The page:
A project designed to provide an opportunity for young people in custody to influence government policy on juvenile justice will be launched next week. The project developed by the Howard League of Penal Reform will work with approximately 150 young people in custody. The scheme will train young offenders to communicate with the media and speak at Parliamentary selected hearings.
Andrew Neilson, assistant director of the Howard League Reform said “We will have participation projects where young people can take a lead on shaping policy reports". The project will work with people up to the ages of 24 in young offender institutions throughout England. It will aim to give young people a say in how they spend their time in custody for example from deciding on what they eat to establishing committees.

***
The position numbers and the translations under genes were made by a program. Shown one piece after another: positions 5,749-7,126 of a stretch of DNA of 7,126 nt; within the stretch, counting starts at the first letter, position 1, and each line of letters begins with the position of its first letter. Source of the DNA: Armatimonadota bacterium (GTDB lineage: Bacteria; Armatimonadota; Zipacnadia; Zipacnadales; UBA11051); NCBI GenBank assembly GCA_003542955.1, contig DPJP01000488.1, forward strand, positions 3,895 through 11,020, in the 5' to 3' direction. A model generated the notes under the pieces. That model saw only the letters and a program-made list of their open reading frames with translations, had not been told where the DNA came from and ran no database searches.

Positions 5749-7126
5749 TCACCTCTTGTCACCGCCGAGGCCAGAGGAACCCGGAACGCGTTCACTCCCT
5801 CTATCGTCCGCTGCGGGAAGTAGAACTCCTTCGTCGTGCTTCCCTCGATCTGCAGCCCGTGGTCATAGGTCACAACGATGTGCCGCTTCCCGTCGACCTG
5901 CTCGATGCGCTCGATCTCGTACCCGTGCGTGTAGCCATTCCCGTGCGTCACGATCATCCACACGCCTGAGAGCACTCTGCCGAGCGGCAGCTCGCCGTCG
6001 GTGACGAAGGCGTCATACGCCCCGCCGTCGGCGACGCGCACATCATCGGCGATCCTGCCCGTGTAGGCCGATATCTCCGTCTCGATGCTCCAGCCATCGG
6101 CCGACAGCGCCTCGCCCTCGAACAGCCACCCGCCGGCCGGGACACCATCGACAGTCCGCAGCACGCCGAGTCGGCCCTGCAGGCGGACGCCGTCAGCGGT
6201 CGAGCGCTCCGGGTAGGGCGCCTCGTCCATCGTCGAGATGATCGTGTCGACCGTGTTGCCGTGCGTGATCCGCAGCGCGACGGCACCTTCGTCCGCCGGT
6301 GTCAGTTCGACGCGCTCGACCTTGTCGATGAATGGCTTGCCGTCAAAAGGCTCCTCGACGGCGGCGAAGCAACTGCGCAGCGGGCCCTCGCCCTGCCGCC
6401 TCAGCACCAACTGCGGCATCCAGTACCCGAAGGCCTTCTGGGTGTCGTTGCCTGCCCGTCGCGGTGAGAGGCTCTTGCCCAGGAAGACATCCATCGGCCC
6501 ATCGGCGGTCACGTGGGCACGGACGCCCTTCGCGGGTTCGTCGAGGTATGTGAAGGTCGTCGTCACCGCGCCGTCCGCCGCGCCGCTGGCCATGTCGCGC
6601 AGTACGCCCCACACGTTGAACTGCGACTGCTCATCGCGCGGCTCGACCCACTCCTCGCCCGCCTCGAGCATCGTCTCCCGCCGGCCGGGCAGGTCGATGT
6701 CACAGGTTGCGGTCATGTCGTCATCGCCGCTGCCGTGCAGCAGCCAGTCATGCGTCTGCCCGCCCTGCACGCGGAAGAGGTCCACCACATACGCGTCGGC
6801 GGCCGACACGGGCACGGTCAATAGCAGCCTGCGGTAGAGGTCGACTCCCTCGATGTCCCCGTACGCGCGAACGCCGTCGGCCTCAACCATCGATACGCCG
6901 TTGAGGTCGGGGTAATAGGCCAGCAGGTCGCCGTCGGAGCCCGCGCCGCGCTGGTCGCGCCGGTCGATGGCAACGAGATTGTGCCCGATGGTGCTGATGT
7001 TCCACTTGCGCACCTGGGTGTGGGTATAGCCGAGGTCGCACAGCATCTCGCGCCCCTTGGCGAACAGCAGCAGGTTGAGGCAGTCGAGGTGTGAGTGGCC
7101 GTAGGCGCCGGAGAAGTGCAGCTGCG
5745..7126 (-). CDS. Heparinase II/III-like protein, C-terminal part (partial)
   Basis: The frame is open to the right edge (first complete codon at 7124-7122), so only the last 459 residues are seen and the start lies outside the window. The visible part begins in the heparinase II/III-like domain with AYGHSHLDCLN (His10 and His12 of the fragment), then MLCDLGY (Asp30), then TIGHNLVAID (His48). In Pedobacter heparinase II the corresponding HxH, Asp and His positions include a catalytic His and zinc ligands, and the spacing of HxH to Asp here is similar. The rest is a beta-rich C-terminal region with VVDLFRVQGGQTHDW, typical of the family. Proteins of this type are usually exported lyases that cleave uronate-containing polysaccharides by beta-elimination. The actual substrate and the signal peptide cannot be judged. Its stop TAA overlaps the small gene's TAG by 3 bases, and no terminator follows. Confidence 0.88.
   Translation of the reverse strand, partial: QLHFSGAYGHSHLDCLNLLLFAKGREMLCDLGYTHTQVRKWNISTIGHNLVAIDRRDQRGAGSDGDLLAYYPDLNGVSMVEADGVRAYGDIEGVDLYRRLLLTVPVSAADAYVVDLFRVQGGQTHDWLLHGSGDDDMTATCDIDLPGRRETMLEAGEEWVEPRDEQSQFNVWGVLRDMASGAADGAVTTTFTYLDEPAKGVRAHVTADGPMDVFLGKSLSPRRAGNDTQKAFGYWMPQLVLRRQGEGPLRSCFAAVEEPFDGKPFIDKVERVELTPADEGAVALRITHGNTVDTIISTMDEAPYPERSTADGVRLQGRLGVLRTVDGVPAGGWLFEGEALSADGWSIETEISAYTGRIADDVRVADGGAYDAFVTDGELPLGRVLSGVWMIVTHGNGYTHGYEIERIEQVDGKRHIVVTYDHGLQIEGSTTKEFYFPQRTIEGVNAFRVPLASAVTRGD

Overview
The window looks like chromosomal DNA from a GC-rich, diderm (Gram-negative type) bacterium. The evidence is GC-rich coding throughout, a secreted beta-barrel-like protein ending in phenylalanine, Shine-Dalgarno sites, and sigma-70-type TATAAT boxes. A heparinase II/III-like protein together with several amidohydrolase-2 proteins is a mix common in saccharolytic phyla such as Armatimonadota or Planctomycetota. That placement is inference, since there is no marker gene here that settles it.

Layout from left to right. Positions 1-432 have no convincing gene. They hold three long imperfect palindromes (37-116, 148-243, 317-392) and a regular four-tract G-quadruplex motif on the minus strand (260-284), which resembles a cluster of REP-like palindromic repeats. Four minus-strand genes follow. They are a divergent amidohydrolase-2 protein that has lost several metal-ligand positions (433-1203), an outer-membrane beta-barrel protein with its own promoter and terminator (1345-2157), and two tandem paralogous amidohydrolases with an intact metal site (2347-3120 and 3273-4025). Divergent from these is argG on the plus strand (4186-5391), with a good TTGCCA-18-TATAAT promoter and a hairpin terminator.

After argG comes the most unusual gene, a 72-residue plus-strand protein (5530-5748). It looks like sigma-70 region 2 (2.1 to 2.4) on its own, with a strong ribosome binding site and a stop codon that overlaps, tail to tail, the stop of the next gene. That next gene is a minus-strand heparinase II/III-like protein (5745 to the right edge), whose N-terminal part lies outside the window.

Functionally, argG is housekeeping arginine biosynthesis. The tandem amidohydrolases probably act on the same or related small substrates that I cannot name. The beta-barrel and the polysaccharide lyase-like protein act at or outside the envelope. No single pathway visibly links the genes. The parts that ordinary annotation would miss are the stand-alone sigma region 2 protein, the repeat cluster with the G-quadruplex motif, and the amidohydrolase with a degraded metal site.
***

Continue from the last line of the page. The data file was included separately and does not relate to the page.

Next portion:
Chief executive of charity4children Anne Longfield claims the project has the potential of cutting re-offending rates.
The Howard League also hopes to establish a new website that will include audio and video material of young people in custody.